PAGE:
New York City’s catcallers can get away with a lot, but a new community group based in Bed-Stuy seeks to confront them and their casual harassment. The Brooklyn Movement Center, a community organization dedicated to bringing “together residents of Bed-Stuy and Crown Heights to identify issues of importance,” has formed a bicycle group that will patrol neighborhood streets with the intent of tackling street harassment, DNAinfo reports.
Catcalling is prevalent in NYC but also across the country. A study authored by advocacy group Hollaback and Cornell University found that “85 percent of nearly 5,000 women polled in America experienced street harassment for the first time before age 17. More than 11 percent reported their first harassment before age 11,” according to DNAinfo.
And Brooklyn is no different, that’s why Brooklyn Movement Center’s “Anti-Street Harassment Bike Patrol,” wild address the issue in several ways, many of which are unconventional. Group members won’t be encouraged to inflame situations by drawing attention to the interactions between instigators and women, but will “use eye contact with ‘harassers’ to let them know they are being watched and to start meaningful conversation,” DNAinfo reports.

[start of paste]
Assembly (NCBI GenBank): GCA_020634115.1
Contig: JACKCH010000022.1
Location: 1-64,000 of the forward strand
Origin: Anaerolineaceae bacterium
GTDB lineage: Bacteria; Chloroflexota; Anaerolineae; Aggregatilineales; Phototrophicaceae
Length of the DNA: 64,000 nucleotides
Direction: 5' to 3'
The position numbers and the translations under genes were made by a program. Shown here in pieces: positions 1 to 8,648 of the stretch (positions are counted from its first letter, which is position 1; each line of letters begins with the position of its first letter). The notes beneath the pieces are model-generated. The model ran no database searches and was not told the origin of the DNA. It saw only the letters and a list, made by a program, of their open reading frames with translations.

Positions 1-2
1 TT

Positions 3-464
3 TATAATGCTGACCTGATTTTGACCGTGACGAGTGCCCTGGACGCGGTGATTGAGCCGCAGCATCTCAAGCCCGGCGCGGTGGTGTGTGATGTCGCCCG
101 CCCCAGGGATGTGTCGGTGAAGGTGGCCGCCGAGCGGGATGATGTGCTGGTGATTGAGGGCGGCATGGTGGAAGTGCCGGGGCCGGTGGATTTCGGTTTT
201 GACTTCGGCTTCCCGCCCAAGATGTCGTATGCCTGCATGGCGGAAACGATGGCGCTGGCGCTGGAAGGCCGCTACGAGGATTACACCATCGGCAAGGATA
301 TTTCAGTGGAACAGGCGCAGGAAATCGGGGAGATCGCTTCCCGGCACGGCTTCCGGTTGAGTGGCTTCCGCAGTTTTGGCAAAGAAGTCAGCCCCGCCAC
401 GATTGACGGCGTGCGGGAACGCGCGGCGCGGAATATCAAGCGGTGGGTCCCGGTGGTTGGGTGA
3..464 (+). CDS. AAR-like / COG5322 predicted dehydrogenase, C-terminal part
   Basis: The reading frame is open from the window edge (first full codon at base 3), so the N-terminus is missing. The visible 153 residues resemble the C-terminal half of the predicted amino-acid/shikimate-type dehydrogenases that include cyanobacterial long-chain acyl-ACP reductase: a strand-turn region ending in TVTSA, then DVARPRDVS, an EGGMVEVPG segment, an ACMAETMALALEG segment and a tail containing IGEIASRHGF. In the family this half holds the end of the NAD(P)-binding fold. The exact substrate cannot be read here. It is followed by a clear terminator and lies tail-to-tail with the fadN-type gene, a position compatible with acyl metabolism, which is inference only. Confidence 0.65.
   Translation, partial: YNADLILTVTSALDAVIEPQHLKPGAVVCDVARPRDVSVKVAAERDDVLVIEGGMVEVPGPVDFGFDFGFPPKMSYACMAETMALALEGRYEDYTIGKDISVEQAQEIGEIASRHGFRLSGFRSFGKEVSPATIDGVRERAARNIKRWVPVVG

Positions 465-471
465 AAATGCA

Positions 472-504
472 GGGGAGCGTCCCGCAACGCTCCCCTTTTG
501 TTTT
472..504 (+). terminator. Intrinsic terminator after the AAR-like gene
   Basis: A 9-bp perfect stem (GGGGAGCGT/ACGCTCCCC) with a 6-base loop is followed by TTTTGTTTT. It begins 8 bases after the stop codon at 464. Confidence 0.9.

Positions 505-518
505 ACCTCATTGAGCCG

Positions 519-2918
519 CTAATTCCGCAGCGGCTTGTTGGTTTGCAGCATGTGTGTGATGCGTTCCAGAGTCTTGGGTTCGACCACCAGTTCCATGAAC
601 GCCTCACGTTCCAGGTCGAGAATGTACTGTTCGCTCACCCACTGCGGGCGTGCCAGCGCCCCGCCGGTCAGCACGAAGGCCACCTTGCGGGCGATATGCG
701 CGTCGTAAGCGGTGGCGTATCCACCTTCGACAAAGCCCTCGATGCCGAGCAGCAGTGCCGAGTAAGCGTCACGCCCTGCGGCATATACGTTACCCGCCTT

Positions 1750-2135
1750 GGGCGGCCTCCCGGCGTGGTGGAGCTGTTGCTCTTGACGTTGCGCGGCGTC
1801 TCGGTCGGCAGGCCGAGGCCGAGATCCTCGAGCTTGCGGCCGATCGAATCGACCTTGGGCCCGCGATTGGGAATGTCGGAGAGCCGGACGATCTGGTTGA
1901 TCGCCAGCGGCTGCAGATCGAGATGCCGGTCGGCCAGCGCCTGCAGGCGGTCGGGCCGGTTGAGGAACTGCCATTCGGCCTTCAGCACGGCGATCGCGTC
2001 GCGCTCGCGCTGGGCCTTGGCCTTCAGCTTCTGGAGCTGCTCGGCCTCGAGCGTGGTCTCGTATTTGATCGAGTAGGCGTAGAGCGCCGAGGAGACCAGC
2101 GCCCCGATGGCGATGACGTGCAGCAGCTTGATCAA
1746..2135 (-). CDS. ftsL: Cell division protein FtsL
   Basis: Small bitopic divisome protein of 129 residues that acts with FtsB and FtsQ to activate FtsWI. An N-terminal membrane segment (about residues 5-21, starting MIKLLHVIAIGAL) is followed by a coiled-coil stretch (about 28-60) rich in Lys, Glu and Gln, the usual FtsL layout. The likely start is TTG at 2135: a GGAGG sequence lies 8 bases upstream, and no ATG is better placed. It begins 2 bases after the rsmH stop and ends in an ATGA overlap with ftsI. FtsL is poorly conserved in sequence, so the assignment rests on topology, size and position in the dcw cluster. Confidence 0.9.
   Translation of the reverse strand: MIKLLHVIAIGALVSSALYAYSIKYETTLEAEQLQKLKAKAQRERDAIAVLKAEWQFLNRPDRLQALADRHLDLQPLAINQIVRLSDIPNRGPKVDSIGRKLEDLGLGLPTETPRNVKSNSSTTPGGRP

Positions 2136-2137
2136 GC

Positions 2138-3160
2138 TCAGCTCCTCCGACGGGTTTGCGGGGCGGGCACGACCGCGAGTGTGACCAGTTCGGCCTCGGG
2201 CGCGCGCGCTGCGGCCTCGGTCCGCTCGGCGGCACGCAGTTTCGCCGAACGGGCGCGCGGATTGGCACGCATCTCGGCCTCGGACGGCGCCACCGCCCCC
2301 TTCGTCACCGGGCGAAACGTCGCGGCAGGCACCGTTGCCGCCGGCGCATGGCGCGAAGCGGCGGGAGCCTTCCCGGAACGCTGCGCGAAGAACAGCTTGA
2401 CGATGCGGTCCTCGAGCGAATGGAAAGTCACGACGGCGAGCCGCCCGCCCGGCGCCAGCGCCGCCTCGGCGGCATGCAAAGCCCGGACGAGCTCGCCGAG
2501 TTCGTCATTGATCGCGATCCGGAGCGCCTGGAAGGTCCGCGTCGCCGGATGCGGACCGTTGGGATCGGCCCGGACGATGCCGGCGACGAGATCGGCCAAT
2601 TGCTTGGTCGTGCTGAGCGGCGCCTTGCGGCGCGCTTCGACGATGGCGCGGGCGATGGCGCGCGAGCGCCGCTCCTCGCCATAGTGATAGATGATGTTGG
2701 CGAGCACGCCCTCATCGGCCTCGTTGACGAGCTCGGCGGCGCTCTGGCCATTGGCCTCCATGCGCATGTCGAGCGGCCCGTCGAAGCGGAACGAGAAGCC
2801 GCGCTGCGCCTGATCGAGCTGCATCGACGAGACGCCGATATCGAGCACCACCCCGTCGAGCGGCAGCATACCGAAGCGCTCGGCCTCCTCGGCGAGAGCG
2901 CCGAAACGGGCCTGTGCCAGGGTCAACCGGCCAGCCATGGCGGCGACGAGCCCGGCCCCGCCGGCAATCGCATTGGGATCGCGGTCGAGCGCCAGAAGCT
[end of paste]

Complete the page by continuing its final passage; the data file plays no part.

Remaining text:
To that end, the bike patrols will also create diversions to draw attention to unwanted street harassment, by doing things like interjecting in conversations by asking questions, or by making noise that throws harassers off.
But Brooklyn Movement Center’s organizers want to make clear that the bike patrol won’t be meant to shame those involved or initiate conflict between catcallers and women. Carina Arellano, an organizer involved with the bicycle project, told DNAinfo ,”We want to work on community building and make people more aware of these issues,” adding that the goal was to enable dialogue.
“We want to create safe spaces to discuss how we feel when we are being harassed and communicate with people in a safe way to make it conversational, not confrontational.”
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